Others swear by the molcajetes, described in the menu as “strips of tender grilled chicken or steak in our famous spicy roasted tomato and Mexican chili sauce. Served in a molcajete bowl along with grilled cactus, fresh Mexican cheese, and a savory green onion. Accompanied with guacamole, sour cream, and pico de gallo.”

It has a kick to it, Ruvucalba said. 

“It’s one of my favorites,” she said. “I always tell our customers if you are looking for something with a kick, then a molcajete is it.”

Like many of the city’s Mexican restaurants, Mi Guadalajara prides itself on its family-friendly atmosphere and its traditional Mexican vibes. Friday nights, guests are serenaded by mariachi guitarists.

And the restaurant is big in the birthday business. 

“I don’t know how many times we sing happy birthday each day,” she said. 

Alicia said she doesn’t remember what drove her parents to open the restaurant in Escondido, but they chose never to leave because of the loyal customer base, great energy in the city, and above all, this was home.

“We always say that God told my dad to go to Escondido,” she said. “It was a great decision.”

Learn more at Visit Escondido.

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Protecting the Power Grid: Escondido’s Elintrix is Breaking Scientific Ground

Above is substation equipment from which power lines provide electricity to communities.
This facility is located in Anza, Calif. If there is a power disruption, Elintrix’s technology
can quickly identify the location so repair crews can be sent to the scene. 

Drawn to Escondido by its business-friendly climate, Elintrix, a cutting-edge research firm, is breaking scientific ground with its efforts to protect the U.S. power grid. 

Founded in 2000, Elintrix moved to Escondido three years ago from San Diego. The move represented an opportunity for the company to work with a highly supportive local government and to partner with other North County firms. 

“There are a lot of companies here who are useful to our needs,” Chief Technical Officer Drew Barnett says. “The city has been particularly supportive. We received a letter of support for one of our grants.”

Drew Barnett, above, is the chief technical officer of Elintrix. 

The Department of Energy grant sought to fund Elintrix experiments on the Anza Electric Cooperative (AEC) power grid. Sent in April of 2018, the letter offered to help increase Elintrix’s opportunities to access electric grids and develop its technology. In addition to providing general business assistance, the city offered to make introductions to organizations and businesses that could support the project’s development and commercialization, such as Sempra Energy.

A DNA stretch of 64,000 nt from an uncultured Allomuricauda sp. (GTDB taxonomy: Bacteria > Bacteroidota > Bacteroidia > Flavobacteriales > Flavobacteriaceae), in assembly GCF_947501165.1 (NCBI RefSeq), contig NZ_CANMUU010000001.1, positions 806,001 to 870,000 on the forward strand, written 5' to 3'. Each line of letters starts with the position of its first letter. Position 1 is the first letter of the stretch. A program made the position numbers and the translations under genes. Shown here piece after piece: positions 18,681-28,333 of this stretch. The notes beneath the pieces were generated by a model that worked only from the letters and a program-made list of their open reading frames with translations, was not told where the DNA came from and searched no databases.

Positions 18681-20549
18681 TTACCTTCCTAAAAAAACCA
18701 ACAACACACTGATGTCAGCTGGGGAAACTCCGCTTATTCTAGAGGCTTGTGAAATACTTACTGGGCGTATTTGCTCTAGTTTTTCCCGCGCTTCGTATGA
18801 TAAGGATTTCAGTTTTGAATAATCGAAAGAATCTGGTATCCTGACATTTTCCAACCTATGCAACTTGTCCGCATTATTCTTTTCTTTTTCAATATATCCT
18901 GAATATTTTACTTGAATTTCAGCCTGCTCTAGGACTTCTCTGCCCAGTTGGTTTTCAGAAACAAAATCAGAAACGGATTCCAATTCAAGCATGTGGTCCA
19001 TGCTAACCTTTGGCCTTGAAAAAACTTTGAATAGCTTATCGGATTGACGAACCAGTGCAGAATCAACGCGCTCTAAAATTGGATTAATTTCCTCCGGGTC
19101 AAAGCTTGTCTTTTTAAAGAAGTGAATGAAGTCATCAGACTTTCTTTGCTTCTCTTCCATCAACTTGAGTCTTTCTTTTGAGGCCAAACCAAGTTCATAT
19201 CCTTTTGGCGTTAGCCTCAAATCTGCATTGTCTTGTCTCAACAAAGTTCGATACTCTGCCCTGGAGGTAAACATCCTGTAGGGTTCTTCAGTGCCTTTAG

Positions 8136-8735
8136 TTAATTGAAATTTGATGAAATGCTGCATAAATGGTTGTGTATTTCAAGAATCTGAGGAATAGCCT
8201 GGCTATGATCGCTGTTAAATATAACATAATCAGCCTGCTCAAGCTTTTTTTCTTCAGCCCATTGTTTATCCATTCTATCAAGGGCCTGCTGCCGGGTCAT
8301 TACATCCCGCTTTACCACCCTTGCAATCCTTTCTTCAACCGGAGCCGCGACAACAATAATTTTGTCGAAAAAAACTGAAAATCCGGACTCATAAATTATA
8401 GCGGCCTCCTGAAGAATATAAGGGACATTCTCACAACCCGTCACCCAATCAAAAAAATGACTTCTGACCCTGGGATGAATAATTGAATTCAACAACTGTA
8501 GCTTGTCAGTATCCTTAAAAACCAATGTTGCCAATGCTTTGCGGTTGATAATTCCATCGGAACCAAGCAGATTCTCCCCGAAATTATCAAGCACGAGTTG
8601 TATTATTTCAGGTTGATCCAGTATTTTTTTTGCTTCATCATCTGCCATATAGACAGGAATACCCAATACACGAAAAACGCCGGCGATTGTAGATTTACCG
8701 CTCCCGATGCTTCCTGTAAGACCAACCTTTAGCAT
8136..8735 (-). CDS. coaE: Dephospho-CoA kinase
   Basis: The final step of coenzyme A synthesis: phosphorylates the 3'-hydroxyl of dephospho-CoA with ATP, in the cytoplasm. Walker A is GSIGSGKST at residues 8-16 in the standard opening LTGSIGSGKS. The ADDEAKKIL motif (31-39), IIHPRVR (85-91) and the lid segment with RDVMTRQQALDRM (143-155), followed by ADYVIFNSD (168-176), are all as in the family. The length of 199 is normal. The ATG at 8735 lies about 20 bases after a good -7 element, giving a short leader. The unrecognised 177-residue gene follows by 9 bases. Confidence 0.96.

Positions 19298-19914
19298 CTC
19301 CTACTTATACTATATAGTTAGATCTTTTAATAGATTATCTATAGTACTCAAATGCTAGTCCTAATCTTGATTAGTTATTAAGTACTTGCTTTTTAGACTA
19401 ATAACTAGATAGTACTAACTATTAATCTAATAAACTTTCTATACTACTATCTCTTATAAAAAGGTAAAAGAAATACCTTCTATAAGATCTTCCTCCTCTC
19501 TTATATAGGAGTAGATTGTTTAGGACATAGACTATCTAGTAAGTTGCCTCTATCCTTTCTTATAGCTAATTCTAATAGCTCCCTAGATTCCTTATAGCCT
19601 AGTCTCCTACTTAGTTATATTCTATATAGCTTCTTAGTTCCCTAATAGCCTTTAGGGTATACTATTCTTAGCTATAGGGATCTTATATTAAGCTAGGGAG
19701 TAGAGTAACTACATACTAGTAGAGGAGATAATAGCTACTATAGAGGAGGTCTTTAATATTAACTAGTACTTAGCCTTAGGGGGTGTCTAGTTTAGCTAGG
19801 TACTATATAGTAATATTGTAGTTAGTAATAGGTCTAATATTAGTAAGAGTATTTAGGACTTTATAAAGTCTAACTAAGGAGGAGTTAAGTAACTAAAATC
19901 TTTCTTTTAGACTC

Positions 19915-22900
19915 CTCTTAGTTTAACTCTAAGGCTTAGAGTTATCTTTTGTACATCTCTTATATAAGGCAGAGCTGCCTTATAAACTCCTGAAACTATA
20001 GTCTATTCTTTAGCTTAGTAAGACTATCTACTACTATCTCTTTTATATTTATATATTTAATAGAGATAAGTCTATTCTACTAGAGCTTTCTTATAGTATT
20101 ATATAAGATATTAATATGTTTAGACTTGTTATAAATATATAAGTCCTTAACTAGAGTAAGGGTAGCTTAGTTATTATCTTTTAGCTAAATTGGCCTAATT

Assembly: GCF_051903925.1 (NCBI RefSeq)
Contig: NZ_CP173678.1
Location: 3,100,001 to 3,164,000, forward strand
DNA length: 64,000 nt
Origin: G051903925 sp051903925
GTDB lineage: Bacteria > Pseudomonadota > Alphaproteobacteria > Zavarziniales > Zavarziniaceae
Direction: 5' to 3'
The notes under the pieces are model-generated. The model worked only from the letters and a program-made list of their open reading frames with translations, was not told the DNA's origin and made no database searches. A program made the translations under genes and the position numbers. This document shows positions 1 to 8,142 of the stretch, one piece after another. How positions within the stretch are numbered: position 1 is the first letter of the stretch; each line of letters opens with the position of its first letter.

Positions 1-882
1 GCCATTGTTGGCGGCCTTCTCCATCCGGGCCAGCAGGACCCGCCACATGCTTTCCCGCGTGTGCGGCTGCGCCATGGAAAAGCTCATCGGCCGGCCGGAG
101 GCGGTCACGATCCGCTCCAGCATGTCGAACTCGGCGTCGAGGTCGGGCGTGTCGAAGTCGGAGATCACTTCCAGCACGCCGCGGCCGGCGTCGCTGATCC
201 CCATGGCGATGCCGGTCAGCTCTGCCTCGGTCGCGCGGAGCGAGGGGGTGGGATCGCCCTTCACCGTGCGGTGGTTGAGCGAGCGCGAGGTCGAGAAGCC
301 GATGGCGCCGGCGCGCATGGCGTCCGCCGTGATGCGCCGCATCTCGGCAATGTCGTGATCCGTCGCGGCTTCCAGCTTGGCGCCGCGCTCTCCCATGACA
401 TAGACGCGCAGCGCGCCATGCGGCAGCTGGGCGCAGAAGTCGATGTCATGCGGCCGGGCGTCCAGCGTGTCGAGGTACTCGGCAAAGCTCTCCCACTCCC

In addition to appreciating the City of Escondido’s support, Barnett says he likes the North County lifestyle.

“It’s a better living environment here,” Barnett explains. “There is more elbow room. People are friendlier.”

Although it frequently collaborates with others, Elintrix has a permanent staff that consists of Barnett, Chief Executive Officer Sandra Hargis, and Senior Scientific Engineer Joseph Reed, Ph.D. The company is located on Andreasen Drive.

The Science of Signals

While Elintrix works in a variety of fields, its chief focus is pioneering efforts to improve the robustness, resiliency, and security of power grids through rapid detection, localization, and classification of outages. It does this by analyzing sensor signals. 

Elintrix has developed ways to determine the location of power interruptions by analyzing sensor signals.
In this laboratory experiment, Senior Scientific Engineer Joseph Reed, Ph.D., confirms that Elintrix can
quickly determine which parts of the power grid infrastructure are involved in power failures.
This allows utilities to send repair crews to the exact location of power disruptions. 

“Our projects typically involve using communication links to facilitate the transfer of sensor data and mathematically-based algorithms to extract actionable information,” Barnett says. “The power grid work is enabled by the company’s patented technology for continuously determining the specific elements of the grid infrastructure supplying a given location on the power grid, despite dynamic changes in the power-distribution map.”